- The Washington Times - Tuesday, December 10, 2002

FRESNO, Calif. (AP) Residents of California's agricultural heartland for years have blamed smog on vehicle exhaust from the San Francisco Bay area. But, air regulators are proposing a solution that targets a problem closer to home a ban on traditional wood-burning fireplaces.

Many in the state's Central Valley are incensed.

"With our energy costs going through the roof, you have to keep the house warm with a supplemental fire," said Doug Vagim, 59, a Fresno resident and former state Air Resources Board member who opposes the ban.

Under proposed rules that would take effect next year, most wood-burning fireplaces and stoves would be banned in new homes. Masonry fireplaces would have to be permanently disabled, converted to natural gas or upgraded to expensive soot-containing models before homes could be sold.

Also, on bad air days during the winter, many central Californians would be prohibited from lighting existing wood-burning stoves and fireplaces in a concerted effort to get the smoggy valley to comply with the Clean Air Act.

The San Joaquin Valley Air Pollution Control District's plan, drafted under pressure from the Environmental Protection Agency, provoked angry reactions at a series of public hearings.

"I have a problem with you telling me I can't light my fireplace," Bakersfield resident Pat White said. "You're telling me what I can and can't do in my home. That's not fair."

But state officials said they have few alternatives.

The valley consistently has failed to meet the federal standard for small-particle pollution, and burning wood accounts for 30 percent of the problem, releasing particles one-seventh the size of the width of a human hair that can lodge in lungs, triggering headaches, allergies and asthma.

The district, which covers 23,000 square miles from Lodi to Bakersfield, is expected to approve the proposal by April. About 500,000 homes have stoves or fireplaces subject to the ban.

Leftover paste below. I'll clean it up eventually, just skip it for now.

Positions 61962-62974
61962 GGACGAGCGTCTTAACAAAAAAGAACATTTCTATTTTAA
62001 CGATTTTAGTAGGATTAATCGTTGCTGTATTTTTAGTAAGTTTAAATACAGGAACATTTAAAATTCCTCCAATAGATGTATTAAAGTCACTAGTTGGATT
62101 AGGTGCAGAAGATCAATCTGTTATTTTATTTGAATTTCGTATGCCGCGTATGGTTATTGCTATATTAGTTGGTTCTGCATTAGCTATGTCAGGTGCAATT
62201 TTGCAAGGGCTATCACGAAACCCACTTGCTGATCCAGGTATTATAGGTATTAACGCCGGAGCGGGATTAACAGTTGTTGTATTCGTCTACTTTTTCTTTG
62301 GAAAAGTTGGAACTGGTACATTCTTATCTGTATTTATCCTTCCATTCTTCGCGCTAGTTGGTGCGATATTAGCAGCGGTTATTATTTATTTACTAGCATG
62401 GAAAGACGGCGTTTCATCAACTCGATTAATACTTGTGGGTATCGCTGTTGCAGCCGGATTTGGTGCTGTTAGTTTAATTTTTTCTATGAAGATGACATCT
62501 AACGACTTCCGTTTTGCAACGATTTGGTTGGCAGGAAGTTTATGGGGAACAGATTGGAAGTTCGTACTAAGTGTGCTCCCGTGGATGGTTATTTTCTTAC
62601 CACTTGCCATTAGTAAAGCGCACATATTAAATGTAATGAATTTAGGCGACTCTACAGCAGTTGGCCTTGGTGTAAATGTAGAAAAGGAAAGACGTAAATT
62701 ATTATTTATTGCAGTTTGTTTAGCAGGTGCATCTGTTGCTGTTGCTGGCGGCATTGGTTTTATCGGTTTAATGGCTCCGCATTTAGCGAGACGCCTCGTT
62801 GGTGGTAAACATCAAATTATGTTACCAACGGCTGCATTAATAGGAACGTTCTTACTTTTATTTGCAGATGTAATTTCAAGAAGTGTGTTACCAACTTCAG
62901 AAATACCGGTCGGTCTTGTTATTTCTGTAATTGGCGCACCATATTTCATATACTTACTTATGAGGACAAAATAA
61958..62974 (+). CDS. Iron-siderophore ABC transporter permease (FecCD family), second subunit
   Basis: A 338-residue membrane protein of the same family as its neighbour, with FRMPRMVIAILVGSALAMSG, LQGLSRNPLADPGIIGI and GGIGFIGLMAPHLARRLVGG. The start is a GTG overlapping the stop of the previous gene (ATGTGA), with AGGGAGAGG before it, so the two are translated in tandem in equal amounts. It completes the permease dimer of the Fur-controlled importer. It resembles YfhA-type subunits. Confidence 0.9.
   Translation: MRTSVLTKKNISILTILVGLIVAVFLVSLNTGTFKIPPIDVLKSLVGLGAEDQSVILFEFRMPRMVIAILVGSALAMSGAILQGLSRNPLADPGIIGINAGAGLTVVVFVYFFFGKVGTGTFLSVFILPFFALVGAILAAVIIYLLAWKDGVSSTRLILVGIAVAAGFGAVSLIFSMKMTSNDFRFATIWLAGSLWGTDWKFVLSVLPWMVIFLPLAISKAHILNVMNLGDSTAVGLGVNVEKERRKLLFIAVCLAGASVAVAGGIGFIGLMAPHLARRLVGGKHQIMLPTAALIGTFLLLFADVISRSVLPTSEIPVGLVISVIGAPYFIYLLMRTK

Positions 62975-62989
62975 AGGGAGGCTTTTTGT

"The lifestyles of the folks in this valley don't have to be impacted by a Nazi-type era upon us to keeping us from burning in our homes," Mr. Vagim said.

Under the proposal, air regulators would notify homeowners through the news media, a Web site or a hot line to stop burning on bad air days, which could amount to 20 days each winter.

The district may set up a phone line to report any illegal burnings, and violators could be fined.

The proposed rule would exclude homes that rely solely on wood for heat, houses above 3,000 feet and buildings where no natural gas or propane service is available. Gas-burning devices also are exempt.

Meeting the new requirements could be costly for homeowners. Gas stoves can cost from $1,500 to $3,000, not including installation, and converting traditional brick fireplaces to natural gas can cost thousands of dollars. The pollution-controlling inserts can cost between $2,200 and $3,400.

Denver imposed a similar ban on non-federally certified fireplaces or wood stoves and is one of several cities with a no-burn rule in the winter. Initially, air officials there found it difficult for homeowners to stop sparking fires on chilly nights, but compliance increased as the city began issuing fines of up to $300.

Many bought gas stoves and realized how convenient they are, said Christopher Dann, a Colorado Air Pollution Control Division spokesman.

"Anytime they want, they can have a fire," he said.

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